The Daughter of the Sun and the Son of the Moon

March 3, 2008
By Sonja Nelson, Mt. Shasta, CA

Once upon a time. Whisper those words, for they are not of this world. They are the beginning of a fairytale, and whisper that word too, yes, the beginning of a fairytale, but not ours. Ah, if only the beginning of our fairytale were as simple as the words ‘once upon a time.’ But it is not, and perhaps that is what keeps us going.

Everyone has a once upon a time. Many, in fact, because time is now. Once upon a time, the world began. But what came before? So the words are a beginning, but not really. Not the beginning of everything. Just the beginning of now. Now, I am a child, and I can whisper those words. But as people grow older, they forget. They forget that they are part of a fairytale, and they can no longer say the words.

As you read this story, whisper the words, and know that this fairytale is real, that it is now. It is just a small story, and really doesn’t have anything to do with much. Until you look deeper, and brush away the thick layer of dust on these wrinkled, ink stained pages in your mind. And whisper the words…

Once upon a time…

There was a girl. Her eyes were blue, like sapphires, like the sky. Her lips were red like rubies, or like a dusky setting sun. Her hair was golden, like sun rays, and when she smiled, the world was bathed in warm light, because she, was the daughter of the Sun himself.

The Sun’s daughter was beautiful, yes, but she was lonely, as beauty often is. She sat in the gleaming tower all day and forever, because for her there was no night. She sat at the window and watched the fading horizon. For her it was always fading, fading away as the Sun’s castle rode away, always away. And though the day for her was always bright and gorgeous, she longed for the night so strongly that she feared her sobbing heart would drown inside of her. But the night was always on the opposite side of the world.

And on that other side, the Lord of the Night was the Moon, whose palace was silver as, well, silver is. And at the window, stood the Moon’s son, whose hair was sliver as his rays, and whose eyes, black as the night sky, gazed forever at the fading horizon, fading, fading always away. And though the night was sweet and tranquil, the son of the Moon yearned for the day so greatly he thought his weeping heart would flood in tears.

Sometimes, the Moon’s son would glimpse the daughter of the Sun on the other side of the horizon, and sometimes she would glimpse him, and when her indigo eyes met his charcoal ones, he knew that she wished for the night as he did the day, and they loved each other at once. They were the same.

The daughter of the Sun begged her father to let her go to the night, and the son of the Moon begged his father to let him journey to the day. But the Sun and the Moon refused. They told their children that it could never be, that the night and the day could never meet. The world was not made that way, they said, there had to be a balance.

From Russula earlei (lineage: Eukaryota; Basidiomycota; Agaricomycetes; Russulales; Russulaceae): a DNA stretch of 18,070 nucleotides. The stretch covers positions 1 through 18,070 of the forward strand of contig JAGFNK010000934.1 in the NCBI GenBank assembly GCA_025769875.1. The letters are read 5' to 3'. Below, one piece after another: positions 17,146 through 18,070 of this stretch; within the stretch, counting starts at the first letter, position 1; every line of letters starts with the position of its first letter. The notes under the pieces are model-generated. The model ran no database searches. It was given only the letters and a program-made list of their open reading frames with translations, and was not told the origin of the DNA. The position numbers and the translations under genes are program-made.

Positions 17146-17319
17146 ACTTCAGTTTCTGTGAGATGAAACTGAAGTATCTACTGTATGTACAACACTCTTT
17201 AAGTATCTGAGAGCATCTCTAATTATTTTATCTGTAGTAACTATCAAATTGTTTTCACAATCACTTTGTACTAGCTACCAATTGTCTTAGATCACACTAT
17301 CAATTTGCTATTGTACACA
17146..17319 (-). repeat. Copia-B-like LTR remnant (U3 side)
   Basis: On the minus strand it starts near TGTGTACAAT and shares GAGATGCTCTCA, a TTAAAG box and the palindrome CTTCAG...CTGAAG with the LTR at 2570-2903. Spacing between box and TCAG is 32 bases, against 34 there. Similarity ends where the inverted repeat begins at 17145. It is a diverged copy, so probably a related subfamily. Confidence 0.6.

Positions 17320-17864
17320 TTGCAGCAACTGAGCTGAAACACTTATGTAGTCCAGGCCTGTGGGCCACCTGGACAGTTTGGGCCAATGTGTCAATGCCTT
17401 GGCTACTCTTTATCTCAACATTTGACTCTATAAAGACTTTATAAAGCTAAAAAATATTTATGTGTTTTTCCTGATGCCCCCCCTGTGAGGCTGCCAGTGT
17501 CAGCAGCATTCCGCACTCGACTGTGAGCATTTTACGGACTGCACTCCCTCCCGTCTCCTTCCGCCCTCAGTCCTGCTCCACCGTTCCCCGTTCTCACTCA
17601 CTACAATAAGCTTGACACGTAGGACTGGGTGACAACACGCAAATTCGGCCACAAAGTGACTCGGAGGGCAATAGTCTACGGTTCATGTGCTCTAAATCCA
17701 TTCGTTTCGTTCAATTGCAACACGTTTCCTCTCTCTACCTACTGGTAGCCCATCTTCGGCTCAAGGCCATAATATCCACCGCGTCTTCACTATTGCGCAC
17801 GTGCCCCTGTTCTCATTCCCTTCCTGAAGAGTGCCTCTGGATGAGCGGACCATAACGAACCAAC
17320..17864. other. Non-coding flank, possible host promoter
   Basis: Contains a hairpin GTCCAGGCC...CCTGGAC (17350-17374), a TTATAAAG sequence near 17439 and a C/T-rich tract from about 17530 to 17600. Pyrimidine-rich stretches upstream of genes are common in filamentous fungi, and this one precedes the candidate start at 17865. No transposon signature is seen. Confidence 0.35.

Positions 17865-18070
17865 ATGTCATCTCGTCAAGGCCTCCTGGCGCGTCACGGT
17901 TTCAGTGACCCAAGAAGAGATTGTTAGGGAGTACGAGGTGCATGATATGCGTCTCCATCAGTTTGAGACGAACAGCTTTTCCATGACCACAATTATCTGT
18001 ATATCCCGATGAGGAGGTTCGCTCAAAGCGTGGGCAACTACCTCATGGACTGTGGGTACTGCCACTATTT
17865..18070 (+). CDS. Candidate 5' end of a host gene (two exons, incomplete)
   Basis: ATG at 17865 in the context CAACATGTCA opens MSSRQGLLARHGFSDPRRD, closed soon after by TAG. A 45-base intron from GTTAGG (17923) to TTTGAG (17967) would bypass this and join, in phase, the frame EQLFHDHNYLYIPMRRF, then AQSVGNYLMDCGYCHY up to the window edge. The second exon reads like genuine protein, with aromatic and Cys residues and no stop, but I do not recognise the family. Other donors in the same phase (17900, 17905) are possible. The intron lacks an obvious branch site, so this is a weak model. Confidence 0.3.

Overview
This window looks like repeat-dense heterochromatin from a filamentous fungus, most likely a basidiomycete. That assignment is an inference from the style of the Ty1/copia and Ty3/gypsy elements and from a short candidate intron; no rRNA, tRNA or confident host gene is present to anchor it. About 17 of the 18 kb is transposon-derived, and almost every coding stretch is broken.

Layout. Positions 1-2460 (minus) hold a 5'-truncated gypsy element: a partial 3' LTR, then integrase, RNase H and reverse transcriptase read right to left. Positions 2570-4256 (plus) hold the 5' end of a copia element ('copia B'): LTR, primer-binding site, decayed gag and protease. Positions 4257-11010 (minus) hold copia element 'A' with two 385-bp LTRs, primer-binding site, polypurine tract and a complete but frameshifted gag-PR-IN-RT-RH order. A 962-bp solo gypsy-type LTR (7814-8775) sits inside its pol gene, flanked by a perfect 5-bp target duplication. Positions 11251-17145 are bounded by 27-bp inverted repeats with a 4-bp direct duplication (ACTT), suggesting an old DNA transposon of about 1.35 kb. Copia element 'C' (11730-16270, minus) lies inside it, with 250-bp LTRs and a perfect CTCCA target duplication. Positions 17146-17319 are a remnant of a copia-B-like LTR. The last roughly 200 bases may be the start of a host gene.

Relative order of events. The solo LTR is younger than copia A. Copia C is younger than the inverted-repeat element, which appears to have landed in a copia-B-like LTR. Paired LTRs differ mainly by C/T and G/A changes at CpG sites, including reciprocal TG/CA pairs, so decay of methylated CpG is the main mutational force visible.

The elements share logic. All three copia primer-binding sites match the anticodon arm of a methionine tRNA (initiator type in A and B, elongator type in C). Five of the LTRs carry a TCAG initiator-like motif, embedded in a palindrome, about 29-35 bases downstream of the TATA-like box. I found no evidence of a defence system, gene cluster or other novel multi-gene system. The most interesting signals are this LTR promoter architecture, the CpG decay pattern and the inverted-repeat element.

But there was not a balance. Their sadness was so great, and their tears fell from the sky and drenched the earth in rain so thick that the Sun and the Moon could not be seen at all.
Finally when their Fathers could not stand it any longer, they consented. The Sun flew in his castle toward the night, and the Moon flew in his castle toward the day. The daughter of the Sun reached her arms out of the brilliant golden palace, as far as they would go, and the Moon’s son stretched his out to meet hers. The two palaces drew eagerly toward each other. Their tears dried in the wind, and the sky cleared.

The grandchildren of the Skys smiles were reflected in each other’s eyes. The world, the sky, the universe, waited in perfect stillness as the castles came to a halt and the daughter of the Sun and the son of the Moon each left their homes for the first time and ran to meet each other. All held its breath…

And then, the world went black.

Sadness is that thing you have in place of what you cannot. But it does not fill that empty space. Just adds to it. It’s a wish really.

The sadness of the Sun and Moon’s children was an impossible wish, for night and the day cannot be one.

For a few magical moments, the children were together, but by something they could not explain, they were drawn silently back to their palaces, and their fathers quietly flew them away. The Sun’s daughter leaned out her window and waved softly goodbye, and the Moon’s son lifted his pale hand in farewell. As a last tear dropped from their eyes, the Sun restored the day and the Moon the night, and the eclipse was over.

Although most fairytales end with a happily ever after, there are some which do not.

But this is not one of them.

Sometimes they would glimpse each other, at the other end of the horizon. And when the eyes of the Sun’s daughter met the eyes of the Moon’s son, they knew that they loved each other, and that was enough. They knew that the night and the day were not meant to be one, and never would be. But every once in a while, in that rare eclipse, they can be together again.
It has to be this way because there has to be a balance. Between sorrow and happily ever afters.
Did you whisper this story aloud as you read it? This fairytale? Now brush away the dust. Whisper the words, happily ever after…

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